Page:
Coming from a jewelry back round, I had previous experience that came in handy once.....
Several things about working at Advantage Cyclery were a lot of fun. I had quite a diverse group of fellow workers and lots of things would be going on most of the time, so that it usually was never boring there. (With the special exception of November) We had a frame builder that worked there for awhile, we had a few great athletes that came through there while I worked there, and we had more than our fair share of characters.
One of the things I got to do once actually called upon some special experience that I had learned as a jeweler. Brazing and torch work were second nature to me then. Of course, I was using tiny torches and working on some pretty expensive materials. Bicycle torch work called for bigger torches and the materials were not so precious, but the basic techniques were similar.
This all came into play when we had a customer with an older Fisher steel mountain bike that was fitted with an under-the-chain-stay "U" brake. The customer disliked the placement of the brake since they used the bike as a touring rig, and getting underneath there to release the brake in times when a flat tire occurred was a pain. Especially with bags on a rack that were filled with......well, whatever these folks carted around!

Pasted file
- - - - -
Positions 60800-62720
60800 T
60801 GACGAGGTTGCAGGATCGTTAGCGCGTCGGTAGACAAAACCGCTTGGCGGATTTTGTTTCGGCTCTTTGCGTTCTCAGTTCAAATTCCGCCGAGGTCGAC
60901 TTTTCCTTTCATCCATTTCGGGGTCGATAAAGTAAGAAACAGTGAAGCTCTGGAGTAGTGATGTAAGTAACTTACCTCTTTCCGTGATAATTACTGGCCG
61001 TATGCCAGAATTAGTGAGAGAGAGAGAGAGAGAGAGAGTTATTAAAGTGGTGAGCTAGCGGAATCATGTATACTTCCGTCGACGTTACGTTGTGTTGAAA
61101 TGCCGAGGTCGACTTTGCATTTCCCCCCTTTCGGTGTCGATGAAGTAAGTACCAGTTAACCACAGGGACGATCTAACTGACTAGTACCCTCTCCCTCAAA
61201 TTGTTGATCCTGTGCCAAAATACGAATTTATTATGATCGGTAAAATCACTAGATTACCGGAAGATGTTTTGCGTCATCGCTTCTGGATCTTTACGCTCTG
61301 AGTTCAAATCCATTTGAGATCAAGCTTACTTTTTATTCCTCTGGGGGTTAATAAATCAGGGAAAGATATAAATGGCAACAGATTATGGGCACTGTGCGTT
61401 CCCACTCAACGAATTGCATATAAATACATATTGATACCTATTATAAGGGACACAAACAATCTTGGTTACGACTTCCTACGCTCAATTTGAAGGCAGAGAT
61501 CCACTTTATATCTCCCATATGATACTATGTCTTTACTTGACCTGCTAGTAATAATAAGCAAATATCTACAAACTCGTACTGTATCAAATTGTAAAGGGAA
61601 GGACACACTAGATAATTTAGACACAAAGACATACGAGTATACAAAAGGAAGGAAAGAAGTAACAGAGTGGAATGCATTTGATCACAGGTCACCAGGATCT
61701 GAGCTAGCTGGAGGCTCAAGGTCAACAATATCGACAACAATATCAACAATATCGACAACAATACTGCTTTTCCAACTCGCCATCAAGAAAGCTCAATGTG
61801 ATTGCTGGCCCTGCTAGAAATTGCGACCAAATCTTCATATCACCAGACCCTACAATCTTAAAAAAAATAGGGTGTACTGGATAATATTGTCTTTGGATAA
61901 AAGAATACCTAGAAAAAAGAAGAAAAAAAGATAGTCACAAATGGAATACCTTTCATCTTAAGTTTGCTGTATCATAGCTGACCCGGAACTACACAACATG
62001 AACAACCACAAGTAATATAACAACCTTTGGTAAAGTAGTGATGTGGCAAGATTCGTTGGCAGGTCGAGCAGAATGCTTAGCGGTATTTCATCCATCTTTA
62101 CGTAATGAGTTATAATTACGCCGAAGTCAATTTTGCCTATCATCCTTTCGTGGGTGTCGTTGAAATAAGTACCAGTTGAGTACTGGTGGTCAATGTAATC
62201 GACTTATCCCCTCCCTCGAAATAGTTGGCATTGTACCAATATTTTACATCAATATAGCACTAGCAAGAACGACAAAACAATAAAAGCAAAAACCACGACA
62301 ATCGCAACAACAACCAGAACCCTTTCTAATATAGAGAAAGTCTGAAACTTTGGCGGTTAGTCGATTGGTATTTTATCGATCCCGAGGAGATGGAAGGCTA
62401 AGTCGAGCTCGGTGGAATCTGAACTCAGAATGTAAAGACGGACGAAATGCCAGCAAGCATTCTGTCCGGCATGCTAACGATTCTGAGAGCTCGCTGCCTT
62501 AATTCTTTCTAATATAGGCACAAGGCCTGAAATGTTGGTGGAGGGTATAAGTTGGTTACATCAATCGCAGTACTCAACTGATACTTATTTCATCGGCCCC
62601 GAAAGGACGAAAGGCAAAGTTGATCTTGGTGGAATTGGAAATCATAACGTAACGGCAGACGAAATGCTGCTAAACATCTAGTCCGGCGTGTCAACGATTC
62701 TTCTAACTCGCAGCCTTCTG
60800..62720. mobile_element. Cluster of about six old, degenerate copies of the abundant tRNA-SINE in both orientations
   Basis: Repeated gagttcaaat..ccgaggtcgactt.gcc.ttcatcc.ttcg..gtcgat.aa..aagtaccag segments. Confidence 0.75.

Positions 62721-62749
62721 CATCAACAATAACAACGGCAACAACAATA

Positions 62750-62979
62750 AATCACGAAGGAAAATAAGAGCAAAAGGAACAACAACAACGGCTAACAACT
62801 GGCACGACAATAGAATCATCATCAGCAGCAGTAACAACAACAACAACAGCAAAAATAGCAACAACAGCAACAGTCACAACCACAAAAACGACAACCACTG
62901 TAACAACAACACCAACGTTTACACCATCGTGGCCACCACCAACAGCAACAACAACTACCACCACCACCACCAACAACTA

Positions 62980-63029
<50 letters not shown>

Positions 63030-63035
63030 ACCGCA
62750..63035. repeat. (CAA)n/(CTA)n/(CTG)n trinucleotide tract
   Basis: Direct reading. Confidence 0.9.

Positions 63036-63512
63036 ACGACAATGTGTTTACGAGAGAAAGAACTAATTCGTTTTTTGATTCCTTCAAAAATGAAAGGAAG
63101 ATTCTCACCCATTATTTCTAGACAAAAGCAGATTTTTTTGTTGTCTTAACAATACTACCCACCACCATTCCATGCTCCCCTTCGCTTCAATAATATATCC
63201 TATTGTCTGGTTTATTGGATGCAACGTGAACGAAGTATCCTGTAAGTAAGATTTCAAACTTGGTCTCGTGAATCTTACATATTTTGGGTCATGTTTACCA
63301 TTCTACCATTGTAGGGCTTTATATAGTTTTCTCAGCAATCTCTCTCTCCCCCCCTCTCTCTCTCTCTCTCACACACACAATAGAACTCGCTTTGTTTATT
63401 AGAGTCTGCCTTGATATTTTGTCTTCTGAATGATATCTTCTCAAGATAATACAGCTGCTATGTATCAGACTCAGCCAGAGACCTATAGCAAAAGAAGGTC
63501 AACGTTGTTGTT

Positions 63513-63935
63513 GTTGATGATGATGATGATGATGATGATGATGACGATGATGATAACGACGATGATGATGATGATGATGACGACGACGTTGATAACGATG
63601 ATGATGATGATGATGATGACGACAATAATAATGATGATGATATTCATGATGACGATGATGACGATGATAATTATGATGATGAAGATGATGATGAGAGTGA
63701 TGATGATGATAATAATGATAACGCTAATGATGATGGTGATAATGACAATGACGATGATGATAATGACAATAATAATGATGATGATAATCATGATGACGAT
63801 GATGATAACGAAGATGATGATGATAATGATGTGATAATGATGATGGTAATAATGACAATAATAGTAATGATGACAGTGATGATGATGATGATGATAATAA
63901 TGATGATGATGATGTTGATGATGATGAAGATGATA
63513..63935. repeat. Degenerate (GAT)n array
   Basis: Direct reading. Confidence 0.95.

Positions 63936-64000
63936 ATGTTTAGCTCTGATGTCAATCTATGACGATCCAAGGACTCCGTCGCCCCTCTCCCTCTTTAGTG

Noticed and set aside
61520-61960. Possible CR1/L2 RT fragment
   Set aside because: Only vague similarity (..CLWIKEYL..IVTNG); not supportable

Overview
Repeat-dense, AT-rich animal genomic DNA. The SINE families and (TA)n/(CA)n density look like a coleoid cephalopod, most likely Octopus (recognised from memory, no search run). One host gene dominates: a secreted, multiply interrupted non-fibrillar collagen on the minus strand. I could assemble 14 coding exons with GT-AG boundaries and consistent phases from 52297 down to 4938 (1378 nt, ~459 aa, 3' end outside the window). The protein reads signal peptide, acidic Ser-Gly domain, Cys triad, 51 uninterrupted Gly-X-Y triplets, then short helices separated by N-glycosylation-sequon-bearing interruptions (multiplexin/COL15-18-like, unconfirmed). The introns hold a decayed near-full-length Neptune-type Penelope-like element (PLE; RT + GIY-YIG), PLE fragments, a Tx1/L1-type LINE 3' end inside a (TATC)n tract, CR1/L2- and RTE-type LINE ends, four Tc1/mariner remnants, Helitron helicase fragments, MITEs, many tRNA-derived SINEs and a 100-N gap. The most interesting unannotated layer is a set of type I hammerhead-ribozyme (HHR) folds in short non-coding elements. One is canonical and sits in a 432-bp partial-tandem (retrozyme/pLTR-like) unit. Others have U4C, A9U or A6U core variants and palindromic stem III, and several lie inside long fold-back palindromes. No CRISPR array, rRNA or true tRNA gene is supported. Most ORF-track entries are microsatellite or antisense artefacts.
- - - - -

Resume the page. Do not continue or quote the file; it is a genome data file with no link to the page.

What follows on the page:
Anyway, Tom asked if I could braze some cantilever studs on the seat stays of this bike, and I agreed I could try that. The parts were ordered while I went about removing the old brake, studs, and any trace of them from the chain stays. We re-routed the brake cable along the underside of the top tube. (I can't remember if I brazed on cable stops here, but I think I did!) Then we got a cable stop to work off the back of the seat binder, and finally, I prepared the seat stays and the bosses for brazing. The job went off without a hitch, really, and the frame was off for a repaint of the Team Fade, which has always been a favorite paint scheme of mine for a Fisher mountain bike.
I guess I could have veered off into a frame building career right there, but it didn't take root. I kind of regret that. I think it would have been a rewarding experience. Well, until I read some of the flak surrounding custom frame building! I guess every job has its pitfalls.
Bike Shop Tales should return next week! Stay tuned!